Hate crimes based on gender identity and sexual orientation are on the rise. Attacks such as the one in Orlando on June 12 2016, against the LGBTQ community, which resulted in the death of 49 people (US), and the one in Toronto on April 23 2018 against women are both examples of this phenomenon. Hate crimes based on gender identity and sexual orientation, which are the most violent hate crimes, do not solely impact the individual victim; their consequences are profound for the entire targeted group or community. Furthermore, hate crimes based on gender identity and sexual orientation represent a direct affront to the democratic principles of tolerance and respect for the identity and opinions of others. As such, this study aims to understand this phenomenon, its manifestations and roots. It also identifies promising practices and strategies used by states and cities to prevent hate crimes. The Study is due to be published in the spring of 2019.

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Report on The Prevention of Radicalization Leading to Violence: An international Study of Front-Line Workers and Intervention Issues

The objective of this study, funded by Public Safety Canada, is to identify the main challenges faced by frontline workers in preventing radicalization in order to gather specific and practical information regarding the implementation of programmes and initiatives, especially the ones linked to challenges, difficulties, as well as intervention management approaches.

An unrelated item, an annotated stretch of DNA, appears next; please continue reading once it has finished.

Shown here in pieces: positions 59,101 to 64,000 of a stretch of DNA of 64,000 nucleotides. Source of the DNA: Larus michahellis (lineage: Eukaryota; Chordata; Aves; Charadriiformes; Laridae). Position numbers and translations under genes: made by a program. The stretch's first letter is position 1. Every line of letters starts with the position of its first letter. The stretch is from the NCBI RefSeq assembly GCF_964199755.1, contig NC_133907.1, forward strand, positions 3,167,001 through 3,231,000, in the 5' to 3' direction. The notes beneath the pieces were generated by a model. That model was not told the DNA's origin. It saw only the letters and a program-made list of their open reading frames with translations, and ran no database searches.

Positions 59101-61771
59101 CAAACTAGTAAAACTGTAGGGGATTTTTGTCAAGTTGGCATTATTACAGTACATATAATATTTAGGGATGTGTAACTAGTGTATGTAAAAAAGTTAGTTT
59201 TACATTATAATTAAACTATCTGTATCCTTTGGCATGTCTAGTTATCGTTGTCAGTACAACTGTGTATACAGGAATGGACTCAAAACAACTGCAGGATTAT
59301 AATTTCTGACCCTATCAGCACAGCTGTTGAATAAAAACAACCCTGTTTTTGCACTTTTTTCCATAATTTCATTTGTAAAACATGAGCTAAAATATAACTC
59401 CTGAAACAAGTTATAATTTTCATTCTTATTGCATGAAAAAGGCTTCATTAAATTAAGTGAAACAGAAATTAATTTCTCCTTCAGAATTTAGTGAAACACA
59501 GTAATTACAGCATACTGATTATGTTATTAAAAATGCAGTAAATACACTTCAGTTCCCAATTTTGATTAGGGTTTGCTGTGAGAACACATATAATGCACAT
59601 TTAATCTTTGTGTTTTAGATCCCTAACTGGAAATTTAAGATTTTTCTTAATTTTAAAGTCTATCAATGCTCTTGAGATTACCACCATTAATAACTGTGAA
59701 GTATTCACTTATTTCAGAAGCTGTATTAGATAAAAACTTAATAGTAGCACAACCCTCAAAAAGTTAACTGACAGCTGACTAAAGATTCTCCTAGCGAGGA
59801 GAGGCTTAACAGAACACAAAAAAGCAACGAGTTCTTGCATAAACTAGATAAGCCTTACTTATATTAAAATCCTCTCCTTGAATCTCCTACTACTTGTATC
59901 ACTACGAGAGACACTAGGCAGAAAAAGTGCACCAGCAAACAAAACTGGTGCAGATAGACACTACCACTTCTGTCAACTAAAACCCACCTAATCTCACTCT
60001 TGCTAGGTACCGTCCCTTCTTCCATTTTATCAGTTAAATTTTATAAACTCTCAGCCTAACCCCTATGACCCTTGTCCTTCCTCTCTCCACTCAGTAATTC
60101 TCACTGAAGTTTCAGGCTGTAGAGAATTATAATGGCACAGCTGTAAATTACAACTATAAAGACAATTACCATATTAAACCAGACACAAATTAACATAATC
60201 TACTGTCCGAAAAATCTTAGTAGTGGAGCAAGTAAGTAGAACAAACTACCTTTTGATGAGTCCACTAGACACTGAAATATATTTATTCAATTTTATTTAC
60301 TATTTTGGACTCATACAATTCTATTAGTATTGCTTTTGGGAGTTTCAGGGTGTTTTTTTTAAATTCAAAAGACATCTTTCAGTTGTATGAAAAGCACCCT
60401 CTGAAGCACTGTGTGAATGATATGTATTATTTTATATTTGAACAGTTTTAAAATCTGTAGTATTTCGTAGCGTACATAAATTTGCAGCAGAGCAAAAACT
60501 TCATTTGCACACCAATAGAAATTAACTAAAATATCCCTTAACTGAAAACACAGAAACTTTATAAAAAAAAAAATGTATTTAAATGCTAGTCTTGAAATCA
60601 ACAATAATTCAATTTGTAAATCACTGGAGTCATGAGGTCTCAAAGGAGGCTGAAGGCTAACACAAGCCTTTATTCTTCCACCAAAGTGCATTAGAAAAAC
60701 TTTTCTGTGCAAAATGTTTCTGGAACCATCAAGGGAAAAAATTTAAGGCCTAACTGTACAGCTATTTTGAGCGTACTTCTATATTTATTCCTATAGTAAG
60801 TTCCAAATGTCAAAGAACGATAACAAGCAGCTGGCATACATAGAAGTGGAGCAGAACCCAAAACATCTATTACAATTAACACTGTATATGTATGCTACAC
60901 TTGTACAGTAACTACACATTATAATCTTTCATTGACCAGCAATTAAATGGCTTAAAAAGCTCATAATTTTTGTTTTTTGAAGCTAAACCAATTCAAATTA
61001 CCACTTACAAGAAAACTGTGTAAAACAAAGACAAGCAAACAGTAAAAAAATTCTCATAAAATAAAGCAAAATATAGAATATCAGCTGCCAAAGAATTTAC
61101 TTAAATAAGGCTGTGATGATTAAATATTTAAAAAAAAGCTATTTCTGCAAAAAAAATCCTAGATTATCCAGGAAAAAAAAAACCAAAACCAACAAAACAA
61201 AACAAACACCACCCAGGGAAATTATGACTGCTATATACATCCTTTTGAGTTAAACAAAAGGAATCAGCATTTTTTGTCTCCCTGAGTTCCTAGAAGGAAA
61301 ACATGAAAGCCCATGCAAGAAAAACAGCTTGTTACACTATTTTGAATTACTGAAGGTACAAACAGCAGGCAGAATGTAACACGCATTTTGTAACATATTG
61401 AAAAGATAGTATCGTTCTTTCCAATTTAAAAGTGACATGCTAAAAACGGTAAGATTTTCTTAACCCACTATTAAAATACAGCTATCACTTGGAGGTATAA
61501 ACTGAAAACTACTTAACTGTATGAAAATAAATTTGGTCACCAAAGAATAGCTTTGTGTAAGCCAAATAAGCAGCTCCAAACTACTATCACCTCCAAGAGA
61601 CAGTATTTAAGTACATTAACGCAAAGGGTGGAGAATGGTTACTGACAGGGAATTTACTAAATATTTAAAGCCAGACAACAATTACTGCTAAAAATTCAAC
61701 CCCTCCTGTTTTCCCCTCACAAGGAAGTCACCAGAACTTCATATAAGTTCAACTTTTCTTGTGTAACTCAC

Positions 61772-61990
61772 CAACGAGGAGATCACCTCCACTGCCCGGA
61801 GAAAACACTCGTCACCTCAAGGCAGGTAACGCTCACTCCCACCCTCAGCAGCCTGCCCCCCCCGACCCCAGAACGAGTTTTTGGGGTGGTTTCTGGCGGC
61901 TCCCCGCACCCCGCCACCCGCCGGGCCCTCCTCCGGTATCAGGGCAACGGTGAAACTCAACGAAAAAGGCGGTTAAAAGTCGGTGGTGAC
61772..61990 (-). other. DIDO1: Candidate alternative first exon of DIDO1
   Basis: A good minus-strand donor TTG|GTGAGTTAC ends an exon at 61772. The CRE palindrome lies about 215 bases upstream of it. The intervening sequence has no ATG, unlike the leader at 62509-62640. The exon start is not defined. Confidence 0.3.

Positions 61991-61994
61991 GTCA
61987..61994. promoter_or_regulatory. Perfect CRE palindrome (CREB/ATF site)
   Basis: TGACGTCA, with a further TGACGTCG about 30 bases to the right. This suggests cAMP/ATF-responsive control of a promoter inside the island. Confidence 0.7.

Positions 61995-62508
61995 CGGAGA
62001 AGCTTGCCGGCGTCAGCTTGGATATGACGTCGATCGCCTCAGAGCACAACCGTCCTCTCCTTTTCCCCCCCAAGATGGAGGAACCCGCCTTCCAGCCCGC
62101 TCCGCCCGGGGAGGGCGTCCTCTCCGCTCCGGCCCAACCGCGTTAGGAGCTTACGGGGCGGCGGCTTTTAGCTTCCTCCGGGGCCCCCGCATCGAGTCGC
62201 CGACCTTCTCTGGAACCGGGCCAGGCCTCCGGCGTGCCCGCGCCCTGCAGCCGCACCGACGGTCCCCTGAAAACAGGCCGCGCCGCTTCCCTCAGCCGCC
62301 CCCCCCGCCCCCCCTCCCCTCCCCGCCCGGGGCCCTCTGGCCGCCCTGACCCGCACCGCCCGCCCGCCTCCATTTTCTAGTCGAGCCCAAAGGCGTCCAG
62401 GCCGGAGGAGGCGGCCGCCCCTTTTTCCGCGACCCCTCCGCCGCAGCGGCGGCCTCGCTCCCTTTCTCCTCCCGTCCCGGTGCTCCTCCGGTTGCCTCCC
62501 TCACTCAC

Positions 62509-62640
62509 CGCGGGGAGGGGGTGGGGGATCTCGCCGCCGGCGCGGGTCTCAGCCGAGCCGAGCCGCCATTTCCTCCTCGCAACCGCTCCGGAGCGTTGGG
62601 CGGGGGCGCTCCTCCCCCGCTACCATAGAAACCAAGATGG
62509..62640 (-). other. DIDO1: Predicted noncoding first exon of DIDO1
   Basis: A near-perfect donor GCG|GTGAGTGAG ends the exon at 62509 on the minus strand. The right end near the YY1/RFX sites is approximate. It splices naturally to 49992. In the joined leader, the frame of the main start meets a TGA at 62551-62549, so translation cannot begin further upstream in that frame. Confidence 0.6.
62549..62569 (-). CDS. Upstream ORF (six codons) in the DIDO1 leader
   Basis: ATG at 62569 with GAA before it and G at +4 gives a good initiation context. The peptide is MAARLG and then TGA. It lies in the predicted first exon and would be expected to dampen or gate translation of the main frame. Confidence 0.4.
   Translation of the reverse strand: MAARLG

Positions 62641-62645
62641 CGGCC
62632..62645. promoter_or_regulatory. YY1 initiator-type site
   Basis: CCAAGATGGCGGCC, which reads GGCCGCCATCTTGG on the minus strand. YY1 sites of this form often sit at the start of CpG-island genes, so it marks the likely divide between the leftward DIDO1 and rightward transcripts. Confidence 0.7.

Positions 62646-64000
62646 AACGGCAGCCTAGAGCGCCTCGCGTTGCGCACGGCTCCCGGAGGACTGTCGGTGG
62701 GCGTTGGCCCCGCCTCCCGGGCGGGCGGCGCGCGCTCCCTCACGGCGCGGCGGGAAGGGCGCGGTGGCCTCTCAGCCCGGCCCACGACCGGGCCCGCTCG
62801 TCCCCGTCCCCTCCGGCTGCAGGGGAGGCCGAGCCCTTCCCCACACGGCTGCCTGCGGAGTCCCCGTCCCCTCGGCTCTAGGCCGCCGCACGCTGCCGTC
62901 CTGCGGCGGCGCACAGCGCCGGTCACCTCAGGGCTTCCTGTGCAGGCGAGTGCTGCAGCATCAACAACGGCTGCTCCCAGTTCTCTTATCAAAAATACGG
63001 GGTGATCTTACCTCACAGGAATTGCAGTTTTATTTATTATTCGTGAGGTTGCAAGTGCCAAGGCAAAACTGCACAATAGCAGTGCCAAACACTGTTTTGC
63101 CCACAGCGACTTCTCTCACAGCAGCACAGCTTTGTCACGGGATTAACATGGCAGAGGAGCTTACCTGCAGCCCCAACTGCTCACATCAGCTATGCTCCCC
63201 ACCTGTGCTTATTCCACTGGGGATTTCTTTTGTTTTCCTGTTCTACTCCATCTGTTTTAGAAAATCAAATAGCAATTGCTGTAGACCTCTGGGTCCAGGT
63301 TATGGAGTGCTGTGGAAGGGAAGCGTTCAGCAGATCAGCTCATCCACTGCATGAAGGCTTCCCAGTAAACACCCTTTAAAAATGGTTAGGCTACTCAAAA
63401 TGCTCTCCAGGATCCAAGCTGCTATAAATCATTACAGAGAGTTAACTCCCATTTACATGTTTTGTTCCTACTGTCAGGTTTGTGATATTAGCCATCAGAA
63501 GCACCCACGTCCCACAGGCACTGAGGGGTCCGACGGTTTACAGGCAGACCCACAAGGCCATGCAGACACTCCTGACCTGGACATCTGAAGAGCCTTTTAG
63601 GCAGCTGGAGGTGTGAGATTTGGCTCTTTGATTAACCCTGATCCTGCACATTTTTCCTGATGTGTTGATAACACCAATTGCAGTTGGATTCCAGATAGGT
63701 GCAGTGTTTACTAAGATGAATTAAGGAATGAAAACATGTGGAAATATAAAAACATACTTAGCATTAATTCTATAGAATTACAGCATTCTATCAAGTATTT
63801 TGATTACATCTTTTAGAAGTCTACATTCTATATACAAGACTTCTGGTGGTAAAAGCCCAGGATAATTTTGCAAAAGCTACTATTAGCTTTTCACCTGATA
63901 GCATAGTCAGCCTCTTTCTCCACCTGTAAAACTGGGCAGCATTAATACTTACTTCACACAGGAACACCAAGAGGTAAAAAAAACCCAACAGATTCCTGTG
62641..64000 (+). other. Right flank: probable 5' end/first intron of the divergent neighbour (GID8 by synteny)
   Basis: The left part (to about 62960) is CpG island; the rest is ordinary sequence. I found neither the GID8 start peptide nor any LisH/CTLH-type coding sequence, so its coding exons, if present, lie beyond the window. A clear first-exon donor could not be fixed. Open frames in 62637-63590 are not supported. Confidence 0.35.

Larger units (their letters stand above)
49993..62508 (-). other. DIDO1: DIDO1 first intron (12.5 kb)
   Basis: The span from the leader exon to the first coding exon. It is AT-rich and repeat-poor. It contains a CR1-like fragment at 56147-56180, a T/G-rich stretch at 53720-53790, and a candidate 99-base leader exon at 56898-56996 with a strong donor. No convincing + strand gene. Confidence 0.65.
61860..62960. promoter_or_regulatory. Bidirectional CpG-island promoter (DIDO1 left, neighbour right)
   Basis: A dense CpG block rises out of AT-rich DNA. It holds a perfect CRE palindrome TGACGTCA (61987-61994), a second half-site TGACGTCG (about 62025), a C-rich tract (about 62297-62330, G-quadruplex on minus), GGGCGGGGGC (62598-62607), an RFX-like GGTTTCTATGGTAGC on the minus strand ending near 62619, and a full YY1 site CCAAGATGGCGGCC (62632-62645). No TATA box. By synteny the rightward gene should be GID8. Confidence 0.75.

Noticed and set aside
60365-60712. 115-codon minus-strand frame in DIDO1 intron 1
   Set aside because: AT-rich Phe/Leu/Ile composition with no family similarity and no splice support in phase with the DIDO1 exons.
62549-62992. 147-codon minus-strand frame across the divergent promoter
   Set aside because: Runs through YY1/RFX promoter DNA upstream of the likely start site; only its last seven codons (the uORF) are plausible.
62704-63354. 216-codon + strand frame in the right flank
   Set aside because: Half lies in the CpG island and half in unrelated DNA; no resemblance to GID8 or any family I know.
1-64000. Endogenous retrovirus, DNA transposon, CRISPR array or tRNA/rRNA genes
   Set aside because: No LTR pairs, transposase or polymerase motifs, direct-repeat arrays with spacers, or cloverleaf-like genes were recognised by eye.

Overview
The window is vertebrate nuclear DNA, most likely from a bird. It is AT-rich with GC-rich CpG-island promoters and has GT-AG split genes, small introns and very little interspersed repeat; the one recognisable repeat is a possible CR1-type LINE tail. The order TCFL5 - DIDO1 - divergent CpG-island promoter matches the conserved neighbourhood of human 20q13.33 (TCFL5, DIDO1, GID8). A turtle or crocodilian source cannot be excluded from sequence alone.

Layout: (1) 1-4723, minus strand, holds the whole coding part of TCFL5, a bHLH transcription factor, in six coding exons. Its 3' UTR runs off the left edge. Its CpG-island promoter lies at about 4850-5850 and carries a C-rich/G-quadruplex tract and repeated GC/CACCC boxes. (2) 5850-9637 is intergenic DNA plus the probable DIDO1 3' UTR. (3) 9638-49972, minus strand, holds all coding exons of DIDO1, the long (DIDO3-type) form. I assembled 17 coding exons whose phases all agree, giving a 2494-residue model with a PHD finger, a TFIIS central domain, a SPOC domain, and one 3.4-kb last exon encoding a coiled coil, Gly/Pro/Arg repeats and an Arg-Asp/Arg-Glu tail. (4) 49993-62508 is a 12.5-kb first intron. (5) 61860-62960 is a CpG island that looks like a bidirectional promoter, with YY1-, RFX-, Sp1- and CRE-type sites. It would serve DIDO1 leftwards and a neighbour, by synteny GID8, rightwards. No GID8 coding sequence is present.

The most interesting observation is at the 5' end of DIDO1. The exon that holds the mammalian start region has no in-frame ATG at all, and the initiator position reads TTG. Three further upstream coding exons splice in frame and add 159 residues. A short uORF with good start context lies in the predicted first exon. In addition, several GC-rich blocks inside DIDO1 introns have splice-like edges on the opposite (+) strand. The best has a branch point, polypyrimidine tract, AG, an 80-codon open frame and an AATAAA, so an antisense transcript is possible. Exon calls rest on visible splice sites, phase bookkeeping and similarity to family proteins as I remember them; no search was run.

To do so, the study was carried out in two phases. During the first one, exploratory interviews were held with 27 experts and specialists from 14 countries. Through this phase, we were able to obtain recommendations in selecting which frontline workers to target as well as countries and cities implementing interesting interventions for the prevention of radicalization. We were also given the contact information of some workers. Subsequently, the second phase of the study consisted in interviewing frontline actors, such as social workers, educators, etc. who are involved in the prevention of radicalization. A total of 63 workers from 23 countries in North America, Europe, Africa, Asia and Oceania were interviewed.

The Report for this study thus presents the main intervention dimensions in preventing radicalization as well as challenges faced by frontline workers, while also sharing their recommendations when it comes to intervening to prevent radicalization.

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Report on National Prevention Strategies for Youth Violence: An International Comparative Study

This international comparative study, funded by the Ministry of Public Safety of Canada, maps and analyzes different national strategies for youth violence prevention in six countries, including South Africa, Canada, Colombia, the United States, France and Norway. These countries have been selected on the basis of their income considering in particular that this may reveal important differences when it comes to connecting all the actors involved. Thus, four countries with high-income were selected compared to two countries with middle income.

This report is divided into four parts. The first part has three objectives: a) conduct a literature review on youth and violence; b) describe the comparison means and; c) describe the methodology used. The second part concerns the monographic description of each country's violence prevention strategy. The third part deals with the comparison of these strategies in the light of the notions of interface and comparison means. Finally, in the fourth part, conclusions of the study are presented as well as the recommendations.

The objective of this study is therefore to identify how coordination, the qualitative dimensions of such coordination (collaboration, leadership and participation) and information management are ensured in the implementation of prevention policies.